Another critical and often intimidating process involved in a healthcare transaction is navigating the regulatory filings necessary to operate the practice. Often, when a medical practice is purchased or changes ownership, new licenses need to be issued by the appropriate state, county, or agency. These licenses often require a lengthy application, which can include anything from a description of the types of services the medical practice will provide to background checks and fingerprinting of each individual owner.
Each state, county, and agency has very specific time frames during which new licenses must be obtained, sometimes even before the transaction can close. Therefore, a critical first step in any healthcare transaction is to understand the licenses that the practice has and the specific processes necessary to transfer the licenses or obtain new licenses, depending on what the state, county, or regulatory agency requires. This analysis is often quite complicated, so employing an individual or firm who has experience with your specific type of transaction or who has experience with the specific licensing entity or agency you are seeking licensure from may be extremely valuable.
Anti-Kickback and Stark Law Concerns
Another issue associated with a healthcare transaction is whether the sale violates any federal or state laws, including the Anti-Kickback Statute and the Stark Law.
The Anti-Kickback Statute (under 42 U.S.C. §1320a-7b(b)) prohibits anyone from offering, soliciting, paying, or receiving anything of value to induce referrals of items or services covered by federally funded healthcare programs, including Medicare and Medicaid. The purpose of the statute is to ensure that physicians’ medical decisions are based on the needs of individual patients instead of improper incentives or drivers.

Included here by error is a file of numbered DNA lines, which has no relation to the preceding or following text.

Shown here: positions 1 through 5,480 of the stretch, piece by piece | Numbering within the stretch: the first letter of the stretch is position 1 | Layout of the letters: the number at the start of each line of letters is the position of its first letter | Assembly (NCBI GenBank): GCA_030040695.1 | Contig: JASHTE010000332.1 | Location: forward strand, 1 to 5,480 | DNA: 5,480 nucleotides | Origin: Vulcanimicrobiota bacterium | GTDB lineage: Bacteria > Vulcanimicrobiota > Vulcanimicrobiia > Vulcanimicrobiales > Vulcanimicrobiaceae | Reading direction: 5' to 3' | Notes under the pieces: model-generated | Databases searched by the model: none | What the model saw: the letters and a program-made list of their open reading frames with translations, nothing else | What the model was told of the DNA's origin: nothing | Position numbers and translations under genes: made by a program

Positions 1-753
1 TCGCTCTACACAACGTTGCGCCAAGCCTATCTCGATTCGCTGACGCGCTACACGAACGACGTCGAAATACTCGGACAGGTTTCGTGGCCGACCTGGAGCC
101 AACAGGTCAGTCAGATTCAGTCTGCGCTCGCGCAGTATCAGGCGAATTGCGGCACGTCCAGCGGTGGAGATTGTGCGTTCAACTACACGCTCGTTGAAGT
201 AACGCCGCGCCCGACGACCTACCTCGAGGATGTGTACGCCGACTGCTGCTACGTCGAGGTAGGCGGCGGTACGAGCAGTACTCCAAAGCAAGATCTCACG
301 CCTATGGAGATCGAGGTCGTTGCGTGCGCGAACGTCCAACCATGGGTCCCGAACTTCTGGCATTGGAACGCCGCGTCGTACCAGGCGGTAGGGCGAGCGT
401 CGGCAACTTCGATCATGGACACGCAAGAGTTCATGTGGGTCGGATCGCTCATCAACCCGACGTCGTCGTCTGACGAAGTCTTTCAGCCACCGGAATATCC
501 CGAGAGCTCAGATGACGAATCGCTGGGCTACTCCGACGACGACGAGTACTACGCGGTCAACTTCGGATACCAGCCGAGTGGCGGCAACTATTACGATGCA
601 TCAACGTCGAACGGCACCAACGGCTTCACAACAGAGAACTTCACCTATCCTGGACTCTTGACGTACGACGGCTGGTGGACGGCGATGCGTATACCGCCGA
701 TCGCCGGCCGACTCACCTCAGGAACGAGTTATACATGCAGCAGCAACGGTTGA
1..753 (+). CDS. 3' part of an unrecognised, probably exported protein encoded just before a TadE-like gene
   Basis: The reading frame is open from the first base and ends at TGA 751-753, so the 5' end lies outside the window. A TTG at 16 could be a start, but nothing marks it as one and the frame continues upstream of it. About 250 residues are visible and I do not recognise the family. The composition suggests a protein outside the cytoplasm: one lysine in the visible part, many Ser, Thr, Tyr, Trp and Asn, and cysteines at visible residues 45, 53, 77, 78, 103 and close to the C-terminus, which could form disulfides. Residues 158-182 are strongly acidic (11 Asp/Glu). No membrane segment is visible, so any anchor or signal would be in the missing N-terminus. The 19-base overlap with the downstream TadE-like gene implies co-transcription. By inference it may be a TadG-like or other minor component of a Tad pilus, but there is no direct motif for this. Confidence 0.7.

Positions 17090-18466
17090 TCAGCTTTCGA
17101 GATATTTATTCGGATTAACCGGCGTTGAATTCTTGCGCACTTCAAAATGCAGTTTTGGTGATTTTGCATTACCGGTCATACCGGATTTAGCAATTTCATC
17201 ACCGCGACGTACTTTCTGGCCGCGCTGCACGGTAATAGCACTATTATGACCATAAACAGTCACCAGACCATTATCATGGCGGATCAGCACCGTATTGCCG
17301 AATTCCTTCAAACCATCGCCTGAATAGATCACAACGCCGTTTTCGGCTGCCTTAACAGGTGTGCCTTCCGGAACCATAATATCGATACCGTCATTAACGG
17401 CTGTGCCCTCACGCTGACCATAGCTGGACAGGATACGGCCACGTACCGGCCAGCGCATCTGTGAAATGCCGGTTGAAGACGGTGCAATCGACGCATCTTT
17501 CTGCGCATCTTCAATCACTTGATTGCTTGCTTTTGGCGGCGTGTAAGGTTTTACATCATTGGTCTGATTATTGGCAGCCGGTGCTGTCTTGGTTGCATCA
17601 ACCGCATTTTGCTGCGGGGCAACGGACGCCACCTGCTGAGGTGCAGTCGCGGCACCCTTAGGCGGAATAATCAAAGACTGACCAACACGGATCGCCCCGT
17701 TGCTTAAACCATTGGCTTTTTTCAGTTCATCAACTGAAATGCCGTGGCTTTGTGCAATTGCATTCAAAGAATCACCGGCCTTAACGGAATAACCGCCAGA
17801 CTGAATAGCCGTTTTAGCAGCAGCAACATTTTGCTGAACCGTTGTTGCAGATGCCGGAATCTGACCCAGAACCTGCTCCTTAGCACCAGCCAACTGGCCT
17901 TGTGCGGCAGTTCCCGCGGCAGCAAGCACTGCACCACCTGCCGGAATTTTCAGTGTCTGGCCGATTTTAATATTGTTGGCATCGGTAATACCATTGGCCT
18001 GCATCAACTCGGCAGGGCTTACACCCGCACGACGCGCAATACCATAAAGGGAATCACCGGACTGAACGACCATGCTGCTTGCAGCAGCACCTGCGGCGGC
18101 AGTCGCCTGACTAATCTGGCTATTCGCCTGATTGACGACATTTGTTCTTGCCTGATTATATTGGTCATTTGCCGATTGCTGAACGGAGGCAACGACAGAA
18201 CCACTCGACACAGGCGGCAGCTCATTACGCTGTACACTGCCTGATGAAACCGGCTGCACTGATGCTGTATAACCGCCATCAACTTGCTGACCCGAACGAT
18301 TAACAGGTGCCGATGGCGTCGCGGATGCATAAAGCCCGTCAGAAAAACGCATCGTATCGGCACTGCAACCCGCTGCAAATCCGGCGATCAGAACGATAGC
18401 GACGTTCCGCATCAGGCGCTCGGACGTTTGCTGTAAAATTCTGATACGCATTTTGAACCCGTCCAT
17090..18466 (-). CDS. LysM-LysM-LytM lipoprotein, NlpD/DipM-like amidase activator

The Stark Law (under 42 U.S.C. §1395(nn)) is a set of regulations that prohibit physician referrals of designated health services under Medicare and Medicaid to an entity when a physician (or his or her immediate family members) has a direct or indirect financial relationship with that entity, unless the referral fits into a specific exception outlined in the regulations. Multiple exceptions to the Stark Law include referrals made to other physicians in the referring physician’s group and in-office ancillary services.
These laws can be implicated in a number of ways; for example, you have another practice that may be a referral source for the medical practice. It is important to note that each state may also have its own anti-kickback rules; therefore, before deciding to purchase a practice, you should consider consulting with a healthcare attorney to ensure that you are in compliance with laws at both the federal and state level.
Know the Issues
Of course, these issues can be addressed throughout the transaction; however, knowing that the issues exist, evaluating whether they are going to be hurdles to your transaction, and discussing them with your attorney and her team at the onset of the transaction may help determine what actions are necessary. This forethought can be extremely beneficial for all parties involved in the transaction, making the process that much more efficient and smoother.
Steven M. Harris, Esq., is a nationally recognized healthcare attorney and a member of the law firm McDonald Hopkins LLC. Contact him at firstname.lastname@example.org.
Reprinted with permission from the American College of Rheumatology.